What are the important past lessons for large-scale vaccination with the new corona vaccine?

Two vaccines, '

BNT162b2 ' developed by Pfizer and BioNTech, and 'mRNA-1273 ' developed by Moderna, are attracting attention as vaccines for the new coronavirus that raged around the world in 2020. With vaccination already in the United States and Europe, Associate Professor Bart Specter of Northeastern University describes 'lessons learned from past large-scale vaccination cases.'

The great polio vaccine mess and the lessons it holds about federal coordination for today's COVID-19 vaccination effort

◆ Problems related to large-scale polio vaccine inoculation
A viral poliomyelitis (polio) causes flu-like symptoms such as fever, headache, abdominal pain, and vomiting in some people, affecting the brain and spinal cord and causing paralysis in the lower limbs and respiratory muscles. In some cases, and in the worst case, death. Polio has been a threat to humankind for many years, but in the 1950s, American medical scientist Jonas Salk developed a polio vaccine using inactivated (dead) poliovirus.

After the U.S. government approved Mr. Soak's polio vaccine, the non-profit organization National Foundation for Infantile Paralysis (now March of Dimes) and a pharmaceutical company are worth $ 9 million (about 9 billion yen at the time of writing). In 1955, we started a program to vaccinate all first and second graders living in the United States. The goal is to vaccinate 30 million people in three months with polio, and Specter was also vaccinated in the spring of 1955.

However, two weeks after the first dose, public health officials announced that 'six children vaccinated with polio were infected with polio,' and some vaccines accidentally caused polio infection. It was discovered that it was. The mass vaccination program will be stopped less than a month after the first vaccination. Subsequent investigations revealed that Cutter Laboratories, California, was producing a vaccine with insufficient poliovirus inactivation, eventually causing paralysis in 200 children and 10 deaths. That is.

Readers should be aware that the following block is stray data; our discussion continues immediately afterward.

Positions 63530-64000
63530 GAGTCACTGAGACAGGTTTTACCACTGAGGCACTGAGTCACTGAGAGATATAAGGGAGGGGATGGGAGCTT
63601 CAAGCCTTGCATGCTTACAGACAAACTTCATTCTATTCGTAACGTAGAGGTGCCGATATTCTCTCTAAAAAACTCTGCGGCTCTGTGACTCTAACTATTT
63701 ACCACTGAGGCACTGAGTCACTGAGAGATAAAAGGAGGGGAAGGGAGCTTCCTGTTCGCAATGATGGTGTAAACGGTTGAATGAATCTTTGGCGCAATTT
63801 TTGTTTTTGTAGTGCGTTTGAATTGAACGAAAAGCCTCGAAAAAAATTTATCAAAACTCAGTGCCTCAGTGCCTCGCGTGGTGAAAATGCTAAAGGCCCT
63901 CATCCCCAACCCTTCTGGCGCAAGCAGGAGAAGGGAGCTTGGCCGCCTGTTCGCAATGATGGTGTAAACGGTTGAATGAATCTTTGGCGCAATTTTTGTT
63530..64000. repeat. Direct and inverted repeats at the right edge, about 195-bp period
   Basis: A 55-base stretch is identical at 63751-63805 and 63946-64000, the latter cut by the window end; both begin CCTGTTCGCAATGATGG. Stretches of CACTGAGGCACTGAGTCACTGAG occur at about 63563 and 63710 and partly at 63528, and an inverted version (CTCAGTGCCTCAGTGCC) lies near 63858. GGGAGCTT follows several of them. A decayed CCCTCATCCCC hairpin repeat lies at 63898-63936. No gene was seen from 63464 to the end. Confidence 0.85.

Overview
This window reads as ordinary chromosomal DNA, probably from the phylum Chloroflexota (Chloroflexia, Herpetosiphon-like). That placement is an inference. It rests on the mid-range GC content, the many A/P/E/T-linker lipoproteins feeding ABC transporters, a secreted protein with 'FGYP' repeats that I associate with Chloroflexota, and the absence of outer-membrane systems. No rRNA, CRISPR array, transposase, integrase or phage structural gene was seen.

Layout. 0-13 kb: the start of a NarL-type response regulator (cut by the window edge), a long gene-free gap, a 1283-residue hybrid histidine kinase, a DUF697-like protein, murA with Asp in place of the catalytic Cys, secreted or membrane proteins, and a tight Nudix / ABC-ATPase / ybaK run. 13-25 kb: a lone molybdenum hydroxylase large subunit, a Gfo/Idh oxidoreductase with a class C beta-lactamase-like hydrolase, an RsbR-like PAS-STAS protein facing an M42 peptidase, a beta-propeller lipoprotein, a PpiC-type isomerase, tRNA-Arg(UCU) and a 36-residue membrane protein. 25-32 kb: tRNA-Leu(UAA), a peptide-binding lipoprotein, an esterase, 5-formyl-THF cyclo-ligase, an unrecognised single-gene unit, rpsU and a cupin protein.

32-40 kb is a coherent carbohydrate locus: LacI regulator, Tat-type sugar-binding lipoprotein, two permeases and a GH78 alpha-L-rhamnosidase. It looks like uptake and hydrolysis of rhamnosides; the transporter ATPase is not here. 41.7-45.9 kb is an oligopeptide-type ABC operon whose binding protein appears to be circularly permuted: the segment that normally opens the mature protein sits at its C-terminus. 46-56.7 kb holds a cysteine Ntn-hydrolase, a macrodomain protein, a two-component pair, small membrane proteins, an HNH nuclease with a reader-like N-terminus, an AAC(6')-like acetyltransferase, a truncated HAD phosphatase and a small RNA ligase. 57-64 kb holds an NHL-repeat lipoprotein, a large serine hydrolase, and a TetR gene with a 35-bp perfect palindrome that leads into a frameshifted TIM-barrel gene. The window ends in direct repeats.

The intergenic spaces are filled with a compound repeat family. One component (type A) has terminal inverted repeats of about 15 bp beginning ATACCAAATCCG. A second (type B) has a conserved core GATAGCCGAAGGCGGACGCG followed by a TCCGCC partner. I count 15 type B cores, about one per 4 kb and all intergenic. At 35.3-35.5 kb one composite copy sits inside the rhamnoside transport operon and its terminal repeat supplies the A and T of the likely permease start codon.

A series of events has reduced confidence in polio vaccines in the United States, and in a June 1955 (PDF file) survey , about half of parents said they would not let their children get polio vaccines in the future. This loss of confidence was a major problem, as polio vaccines require a total of three doses. In 1958, some pharmaceutical companies stopped producing vaccines because of 'people's indifference'. Until the introduction of the new polio vaccine developed by Albert Sabin in 1960, public trust remained. Specter said he didn't return.

◆ Lessons learned from the case of polio vaccine
'The polio vaccine story provides some lessons for the distribution of the new coronavirus infection (COVID-19) vaccine,' said Specter, citing the following lessons:

· Life-saving medical products need federal coordination
Polio vaccine distribution in 1955 was done through non-profit organizations, and the federal government avoided active involvement in vaccination. Oveta Culp Hobby , who was the Secretary of Health, Education and Welfare at the time, was concerned about 'government-controlled medicine' and thought that vaccination should be left to the private sector. As a result, safety checks were left to private laboratories that manufacture vaccines, and the federal government was unaware of the problems with Cutter's vaccines, Specter said.

・ Public trust is important in the vaccine distribution process
When polio vaccination began in 1955, people had no fear of the vaccine other than injection puncture wounds. However, after the vaccinated child developed polio, poor explanations and delays in response by government officials disrupted the entire production and distribution process, reducing public confidence in the vaccine. Decreased confidence in the vaccine can be a major problem even with the new coronavirus vaccine, which requires two doses to be fully effective, so Specter said the federal government would build public confidence while working. He argued that it was important to implement a traditional vaccine distribution program.

Although vaccination with the new coronavirus is undoubtedly a major step forward, the advent of the vaccine does not completely eliminate the threat of COVID-19. Stefan Banseru CEO of Moderna is, 'No be the new coronavirus is no longer' has said , claiming that there is a need to address gazing at the ongoing new coronavirus in the future. Others say that not only vaccination but also low-tech strategies such as quarantine and quarantine of infected people, tracking of infected people, and communication between public health authorities and the public are important to contain the new coronavirus.

in Science, Posted by log1h_ik